Ransomware: How Ransomware Works & Prevention

What is Ransomware?

Ransomware is a type of malware that prevents users from accessing their system or personal files and requires blackmail to restore access. Some people think that “a virus has blocked my computer”, but ransomware is generally classified as a malicious form and not as a virus.

The first versions of the redemption program were developed in the late 1980s and had to be shipped by paid snails. Today, writers order payments with cryptocurrency or credit cards, while attackers target all kinds of individuals, businesses and organizations. Some emancipated writers sell this service to other cybercriminals known as ransomware as a service.

How Ransomware Works

Infection and Distribution Vectors

Ransomware, like any malware, can gain access to the organization’s system in a variety of ways. However, ransomware operators prefer infection vectors.

One of them is email phishing. A malicious email may contain a link to a site hosting malicious downloads or an attachment that has a built-in download feature. Once the email recipient finds the receipt, the ransomware is downloaded to his computer and completed.

Another popular ransomware carrier uses services such as Remote Desktop Protocol (RDP). With RDP, a person who steals or specifically attacks employee login credentials can use them for authentication and remote access to a corporate network computer. With this access, an attacker can directly download a malicious program and run it on a device under its control.

Others may try to damage systems directly, such as how WannaCry uses EternalBlue weaknesses. Most ransomware variants have multiple vectors of infection.

Data Encryption

Once the ransomware gets access to the system, it can start encrypting its files. Because the encryption feature is built into the operating system, it can only access files, encrypt them with a key controlled by an attacker, and modify encrypted versions of the original. Most of programs are cautious when it comes to encrypting files to ensure system stability. Some options also take steps to back up files and remove shadow copies to complicate recovery without a decryption key.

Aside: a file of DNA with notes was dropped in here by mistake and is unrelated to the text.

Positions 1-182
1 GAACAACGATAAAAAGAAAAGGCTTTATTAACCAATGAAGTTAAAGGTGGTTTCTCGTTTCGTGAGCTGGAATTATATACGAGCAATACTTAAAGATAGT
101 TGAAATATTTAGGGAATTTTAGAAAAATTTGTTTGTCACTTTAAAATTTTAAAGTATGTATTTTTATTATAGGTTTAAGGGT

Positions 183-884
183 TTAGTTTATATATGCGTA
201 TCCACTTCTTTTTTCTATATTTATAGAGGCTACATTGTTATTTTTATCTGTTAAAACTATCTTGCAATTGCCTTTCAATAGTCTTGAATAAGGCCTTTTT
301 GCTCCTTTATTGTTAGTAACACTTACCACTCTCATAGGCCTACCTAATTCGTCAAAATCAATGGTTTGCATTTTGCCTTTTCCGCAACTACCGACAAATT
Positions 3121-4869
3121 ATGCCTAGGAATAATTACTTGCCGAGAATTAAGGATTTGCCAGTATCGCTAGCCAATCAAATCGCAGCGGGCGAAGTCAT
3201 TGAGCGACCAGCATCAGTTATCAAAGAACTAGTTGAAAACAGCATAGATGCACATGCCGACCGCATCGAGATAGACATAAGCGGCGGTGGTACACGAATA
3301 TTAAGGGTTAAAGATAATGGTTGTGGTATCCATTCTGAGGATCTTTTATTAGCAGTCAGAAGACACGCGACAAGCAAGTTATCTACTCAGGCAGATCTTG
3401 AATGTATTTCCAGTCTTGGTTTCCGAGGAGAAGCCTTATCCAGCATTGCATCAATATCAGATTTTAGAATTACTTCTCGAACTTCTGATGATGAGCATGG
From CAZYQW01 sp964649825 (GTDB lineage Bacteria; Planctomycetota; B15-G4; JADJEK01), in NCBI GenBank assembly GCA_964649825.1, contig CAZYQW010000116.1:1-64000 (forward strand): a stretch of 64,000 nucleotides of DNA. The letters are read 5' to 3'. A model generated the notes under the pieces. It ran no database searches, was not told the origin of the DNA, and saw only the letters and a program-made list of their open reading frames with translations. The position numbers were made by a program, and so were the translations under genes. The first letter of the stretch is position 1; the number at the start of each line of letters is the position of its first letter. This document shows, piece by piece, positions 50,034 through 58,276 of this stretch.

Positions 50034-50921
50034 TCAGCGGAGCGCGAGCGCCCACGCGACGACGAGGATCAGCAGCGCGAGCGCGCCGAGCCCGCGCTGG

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Ransom Demand

Once the file encryption is complete, the ransomware program is ready for a ransom claim. Different versions of ransomware do this in many ways, but it is not uncommon to replace scripted documents or screen wallpapers with screen wallpapers placed in each encrypted directory.

Generally, these notes require a certain amount of cryptocurrency instead of accessing the affected files. In the case of ransom, the ransom operator provides a copy of the symmetric cryptographic key used to protect the private key or symmetric cryptographic key. This information is stored in encryption programs (also provided by cybercriminals) that can be used to modify encryption and restore access to user files.

Although all versions of the redemption program have these three basic steps, different redemption programs may have different implementations or additional steps. For example, Maze will scan software options, such as WannaCry ransomware infection and other malicious tools for encryption, such as files, registration information and data theft before encrypting data.

Ransomware Prevention and Detection

Preventing ransomware attacks usually involves backing up and testing as well as protecting ransomware on security devices. Security tools such as email gateways are the first line of protection, but the end-point is the second line of protection. Intrusion detection systems (IDSs) are sometimes used to detect commands and controls that alert the ransomware system that calls the control server. User training is important, but user training is enabled through certain levels of protection and email.

The safest solution, another preventive protection that failed, is the Bitcoin stock. Instant losses that affect a business or a business that affects a customer are common. Hospitals and hospitality businesses are at risk of disrupting the rescue program as they could harm the lives of patients or prevent people from entering or leaving the facility.

Here We Listed some ransomware decryption tools:

  • AES_NI.
  • Alcatraz Locker.
  • Apocalypse.
  • BadBlock.
  • Bart.
  • BigBobRoss.
  • BTCWare.
  • Crypt888.

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